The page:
7 March 2014


European Commission: State aid — UK — State aid SA.34947 (2013/C) (ex 2013/N) — Investment Contract (early Contract for Difference) for the Hinkley Point C New Nuclear Power Station — Invitation to submit comments pursuant to Article 108(2) of the Treaty on the Functioning of the European Union.

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Posted: 7 March 2014

6 March 2014

Nuclear Subsidies

A government bias towards nuclear is piling a “massive and unjustified” cost on consumers, Consumer Futures has argued. The deal government struck with EDF Energy to support a new nuclear plant at Hinkley Point fails to meet European competition rules, the watchdog said. The package includes construction guarantees and a “strike price” of £92.50/MWh for 35 years. Consumer Futures was responding to a consultation on new state aid guidelines from the European Commission. The guidelines cover renewable subsidies but make no explicit provision for nuclear support. Chris Alexander of Consumer Futures said nuclear should be treated the same as mature renewable technologies. Echoing concerns published by the Commission itself in January, Alexander said the Hinkley Point package did not meet the standards set for renewable support, for example being subject to a competitive bidding process.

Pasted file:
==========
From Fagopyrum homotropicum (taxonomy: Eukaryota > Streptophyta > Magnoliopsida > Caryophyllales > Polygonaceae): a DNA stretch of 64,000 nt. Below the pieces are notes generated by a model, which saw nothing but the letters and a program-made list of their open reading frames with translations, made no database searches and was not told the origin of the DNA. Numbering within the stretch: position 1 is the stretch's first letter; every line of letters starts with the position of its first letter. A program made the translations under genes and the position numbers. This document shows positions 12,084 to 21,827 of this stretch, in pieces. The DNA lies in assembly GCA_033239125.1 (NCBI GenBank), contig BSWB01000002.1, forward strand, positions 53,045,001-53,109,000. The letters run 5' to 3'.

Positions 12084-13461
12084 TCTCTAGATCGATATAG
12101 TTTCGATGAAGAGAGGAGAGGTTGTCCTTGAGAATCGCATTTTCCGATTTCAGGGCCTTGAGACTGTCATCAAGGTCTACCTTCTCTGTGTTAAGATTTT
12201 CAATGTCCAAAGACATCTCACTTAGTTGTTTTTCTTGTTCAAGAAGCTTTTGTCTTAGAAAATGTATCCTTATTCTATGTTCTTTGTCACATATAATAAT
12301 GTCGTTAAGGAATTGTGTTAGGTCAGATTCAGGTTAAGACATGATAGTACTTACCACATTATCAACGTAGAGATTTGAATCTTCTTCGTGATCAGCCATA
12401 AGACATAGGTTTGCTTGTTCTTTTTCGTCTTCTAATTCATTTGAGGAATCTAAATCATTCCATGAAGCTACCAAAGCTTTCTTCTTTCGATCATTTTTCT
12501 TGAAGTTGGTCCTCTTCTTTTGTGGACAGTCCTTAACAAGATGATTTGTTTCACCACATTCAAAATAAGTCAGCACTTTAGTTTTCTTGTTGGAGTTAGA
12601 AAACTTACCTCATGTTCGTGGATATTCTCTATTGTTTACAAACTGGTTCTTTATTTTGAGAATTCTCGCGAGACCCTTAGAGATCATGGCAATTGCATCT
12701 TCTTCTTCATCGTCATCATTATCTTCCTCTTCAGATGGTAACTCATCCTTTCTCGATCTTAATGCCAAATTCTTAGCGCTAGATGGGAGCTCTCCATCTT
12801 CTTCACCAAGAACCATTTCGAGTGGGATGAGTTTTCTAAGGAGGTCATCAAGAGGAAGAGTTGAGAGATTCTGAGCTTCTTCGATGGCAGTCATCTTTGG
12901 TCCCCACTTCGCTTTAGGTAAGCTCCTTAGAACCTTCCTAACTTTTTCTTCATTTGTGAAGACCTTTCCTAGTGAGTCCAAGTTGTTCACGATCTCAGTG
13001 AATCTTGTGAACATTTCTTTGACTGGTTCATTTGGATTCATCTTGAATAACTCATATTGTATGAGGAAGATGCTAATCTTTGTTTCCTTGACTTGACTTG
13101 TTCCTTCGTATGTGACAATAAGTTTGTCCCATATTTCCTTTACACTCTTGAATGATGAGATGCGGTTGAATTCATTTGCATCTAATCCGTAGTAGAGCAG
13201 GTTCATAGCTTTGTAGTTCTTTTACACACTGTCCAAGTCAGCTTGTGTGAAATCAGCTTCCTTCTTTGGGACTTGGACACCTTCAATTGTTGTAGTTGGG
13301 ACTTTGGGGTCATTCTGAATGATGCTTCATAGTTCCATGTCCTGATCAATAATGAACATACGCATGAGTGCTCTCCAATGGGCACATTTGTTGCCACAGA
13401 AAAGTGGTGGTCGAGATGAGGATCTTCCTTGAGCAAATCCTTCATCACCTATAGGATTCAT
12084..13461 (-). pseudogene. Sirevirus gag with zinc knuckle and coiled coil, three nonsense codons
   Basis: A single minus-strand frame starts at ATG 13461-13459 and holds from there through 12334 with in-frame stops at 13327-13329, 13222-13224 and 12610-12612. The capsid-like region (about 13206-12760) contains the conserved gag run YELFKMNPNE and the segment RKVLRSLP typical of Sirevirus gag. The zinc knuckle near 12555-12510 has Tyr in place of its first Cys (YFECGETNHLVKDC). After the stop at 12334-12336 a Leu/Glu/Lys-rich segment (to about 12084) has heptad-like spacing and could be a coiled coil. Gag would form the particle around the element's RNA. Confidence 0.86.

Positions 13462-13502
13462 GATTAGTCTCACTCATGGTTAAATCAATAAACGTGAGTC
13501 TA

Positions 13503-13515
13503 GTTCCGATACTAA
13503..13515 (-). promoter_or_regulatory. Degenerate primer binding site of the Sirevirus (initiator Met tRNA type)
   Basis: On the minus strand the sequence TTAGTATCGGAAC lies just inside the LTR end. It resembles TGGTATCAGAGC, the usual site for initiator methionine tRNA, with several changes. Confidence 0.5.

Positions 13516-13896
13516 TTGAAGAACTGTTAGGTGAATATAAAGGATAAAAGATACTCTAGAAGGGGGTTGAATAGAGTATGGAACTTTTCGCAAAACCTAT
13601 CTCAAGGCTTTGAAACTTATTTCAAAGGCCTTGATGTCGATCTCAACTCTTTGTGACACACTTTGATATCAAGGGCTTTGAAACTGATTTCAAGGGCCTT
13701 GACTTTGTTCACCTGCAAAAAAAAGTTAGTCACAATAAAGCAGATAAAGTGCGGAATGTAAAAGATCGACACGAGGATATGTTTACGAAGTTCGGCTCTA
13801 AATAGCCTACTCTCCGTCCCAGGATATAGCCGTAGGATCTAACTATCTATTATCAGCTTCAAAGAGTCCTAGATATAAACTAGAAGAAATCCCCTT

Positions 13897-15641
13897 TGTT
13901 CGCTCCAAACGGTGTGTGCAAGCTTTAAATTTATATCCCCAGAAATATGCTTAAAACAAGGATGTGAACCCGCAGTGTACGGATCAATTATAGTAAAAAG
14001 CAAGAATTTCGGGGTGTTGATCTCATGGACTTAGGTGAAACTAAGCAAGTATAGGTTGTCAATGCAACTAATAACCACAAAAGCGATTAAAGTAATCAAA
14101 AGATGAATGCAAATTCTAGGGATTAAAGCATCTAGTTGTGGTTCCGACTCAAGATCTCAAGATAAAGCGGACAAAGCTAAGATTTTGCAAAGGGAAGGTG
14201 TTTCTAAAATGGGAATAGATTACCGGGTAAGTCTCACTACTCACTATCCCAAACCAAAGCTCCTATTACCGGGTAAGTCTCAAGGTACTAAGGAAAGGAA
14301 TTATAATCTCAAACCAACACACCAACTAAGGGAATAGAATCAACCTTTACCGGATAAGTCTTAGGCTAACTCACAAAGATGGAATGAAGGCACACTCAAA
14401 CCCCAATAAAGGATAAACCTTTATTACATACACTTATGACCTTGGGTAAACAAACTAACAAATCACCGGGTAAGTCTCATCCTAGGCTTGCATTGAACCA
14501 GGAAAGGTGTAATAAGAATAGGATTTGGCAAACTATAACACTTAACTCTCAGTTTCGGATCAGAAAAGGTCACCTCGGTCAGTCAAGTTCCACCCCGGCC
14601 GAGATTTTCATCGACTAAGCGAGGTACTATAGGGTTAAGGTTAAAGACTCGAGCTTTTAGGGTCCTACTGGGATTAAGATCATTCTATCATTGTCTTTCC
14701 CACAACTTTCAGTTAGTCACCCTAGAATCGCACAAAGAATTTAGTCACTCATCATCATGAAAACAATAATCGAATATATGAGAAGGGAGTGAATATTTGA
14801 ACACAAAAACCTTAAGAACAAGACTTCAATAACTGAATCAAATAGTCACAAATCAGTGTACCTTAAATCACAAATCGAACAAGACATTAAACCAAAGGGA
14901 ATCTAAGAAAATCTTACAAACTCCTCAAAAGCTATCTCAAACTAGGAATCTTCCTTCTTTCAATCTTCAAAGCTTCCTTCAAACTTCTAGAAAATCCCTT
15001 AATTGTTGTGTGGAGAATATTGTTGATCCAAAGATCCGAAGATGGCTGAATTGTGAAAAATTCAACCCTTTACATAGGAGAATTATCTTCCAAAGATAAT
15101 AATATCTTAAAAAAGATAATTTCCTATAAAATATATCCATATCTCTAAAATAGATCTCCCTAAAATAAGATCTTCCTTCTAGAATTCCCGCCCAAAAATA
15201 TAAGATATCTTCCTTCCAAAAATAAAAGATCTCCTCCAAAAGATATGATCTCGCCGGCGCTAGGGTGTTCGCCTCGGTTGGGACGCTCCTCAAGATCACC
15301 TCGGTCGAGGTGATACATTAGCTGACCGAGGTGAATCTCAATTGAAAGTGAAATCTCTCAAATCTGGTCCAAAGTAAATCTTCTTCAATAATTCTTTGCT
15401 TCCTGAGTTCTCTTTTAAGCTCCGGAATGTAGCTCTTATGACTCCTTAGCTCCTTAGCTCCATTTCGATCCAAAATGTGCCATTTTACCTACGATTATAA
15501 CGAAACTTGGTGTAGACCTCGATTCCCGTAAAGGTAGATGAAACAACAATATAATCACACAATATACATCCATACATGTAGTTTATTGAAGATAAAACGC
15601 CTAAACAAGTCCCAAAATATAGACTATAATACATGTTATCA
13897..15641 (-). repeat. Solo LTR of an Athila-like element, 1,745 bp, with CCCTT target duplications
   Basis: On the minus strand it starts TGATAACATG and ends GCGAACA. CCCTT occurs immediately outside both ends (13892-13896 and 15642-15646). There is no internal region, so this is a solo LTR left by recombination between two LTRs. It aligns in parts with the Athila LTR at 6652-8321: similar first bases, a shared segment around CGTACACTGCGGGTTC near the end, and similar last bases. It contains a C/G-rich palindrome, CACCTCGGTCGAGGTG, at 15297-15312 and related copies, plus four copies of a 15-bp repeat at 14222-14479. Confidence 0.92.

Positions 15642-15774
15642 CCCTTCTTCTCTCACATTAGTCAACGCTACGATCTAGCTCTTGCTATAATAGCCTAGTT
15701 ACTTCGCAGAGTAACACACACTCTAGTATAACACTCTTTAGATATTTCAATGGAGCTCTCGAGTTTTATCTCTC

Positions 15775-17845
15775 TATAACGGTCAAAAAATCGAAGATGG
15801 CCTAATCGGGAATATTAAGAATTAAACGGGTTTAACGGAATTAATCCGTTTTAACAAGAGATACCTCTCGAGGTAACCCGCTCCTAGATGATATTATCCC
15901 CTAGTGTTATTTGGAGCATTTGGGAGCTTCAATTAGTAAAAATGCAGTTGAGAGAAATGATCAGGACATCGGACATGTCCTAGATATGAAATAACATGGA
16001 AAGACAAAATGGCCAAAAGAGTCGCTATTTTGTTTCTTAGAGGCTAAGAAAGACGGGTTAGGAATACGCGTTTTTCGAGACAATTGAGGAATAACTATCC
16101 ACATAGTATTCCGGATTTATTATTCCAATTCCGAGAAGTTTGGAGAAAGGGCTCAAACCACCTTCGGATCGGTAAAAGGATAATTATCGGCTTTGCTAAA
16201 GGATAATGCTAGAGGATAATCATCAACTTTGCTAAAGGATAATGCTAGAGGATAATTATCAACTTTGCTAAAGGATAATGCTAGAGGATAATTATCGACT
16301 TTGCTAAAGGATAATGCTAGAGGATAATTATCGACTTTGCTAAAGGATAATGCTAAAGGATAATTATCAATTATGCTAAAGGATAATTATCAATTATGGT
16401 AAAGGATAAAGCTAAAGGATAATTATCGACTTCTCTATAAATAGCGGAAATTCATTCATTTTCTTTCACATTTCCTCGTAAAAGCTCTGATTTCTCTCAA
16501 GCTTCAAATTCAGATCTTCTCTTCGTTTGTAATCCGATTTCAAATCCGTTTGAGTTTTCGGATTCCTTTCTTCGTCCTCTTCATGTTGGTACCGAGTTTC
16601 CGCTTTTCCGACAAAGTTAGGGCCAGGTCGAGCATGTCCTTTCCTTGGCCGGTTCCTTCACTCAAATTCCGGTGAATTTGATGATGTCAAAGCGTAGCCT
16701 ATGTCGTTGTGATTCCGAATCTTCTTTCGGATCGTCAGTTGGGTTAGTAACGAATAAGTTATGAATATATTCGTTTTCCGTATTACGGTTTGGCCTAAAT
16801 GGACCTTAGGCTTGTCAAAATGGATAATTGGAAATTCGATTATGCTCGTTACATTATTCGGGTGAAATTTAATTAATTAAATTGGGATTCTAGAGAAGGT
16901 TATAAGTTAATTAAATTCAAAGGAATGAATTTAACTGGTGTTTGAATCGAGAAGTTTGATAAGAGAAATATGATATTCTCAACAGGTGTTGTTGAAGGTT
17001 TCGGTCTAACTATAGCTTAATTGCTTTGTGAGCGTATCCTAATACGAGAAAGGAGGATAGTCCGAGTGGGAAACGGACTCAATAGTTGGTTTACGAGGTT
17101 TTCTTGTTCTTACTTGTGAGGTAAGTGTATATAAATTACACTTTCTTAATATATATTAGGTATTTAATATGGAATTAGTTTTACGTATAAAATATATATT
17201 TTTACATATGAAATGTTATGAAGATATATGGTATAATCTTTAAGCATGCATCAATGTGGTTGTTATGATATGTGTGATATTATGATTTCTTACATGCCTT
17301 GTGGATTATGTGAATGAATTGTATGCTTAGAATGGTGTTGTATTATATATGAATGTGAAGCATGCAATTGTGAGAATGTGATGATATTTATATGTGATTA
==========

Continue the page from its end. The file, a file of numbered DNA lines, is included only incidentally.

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Posted: 6 March 2014

5 March 2014

Nuclear Safety

A new report commissioned by Greenpeace from an independent group of nuclear energy experts has exposed the decrepit state of Europe’s nuclear reactors showing that ageing is an urgent issue in most European countries that have nuclear power plants. Analysis for the report shows that 44% of European nuclear reactors are over thirty years old. The average age across Europe is now 29 years, while a typical design lifetime is 30 or 40 years. It raises the prospect of a new era of nuclear risk across Europe – unless governments resist calls for reactors to be operated beyond their intended lifetimes.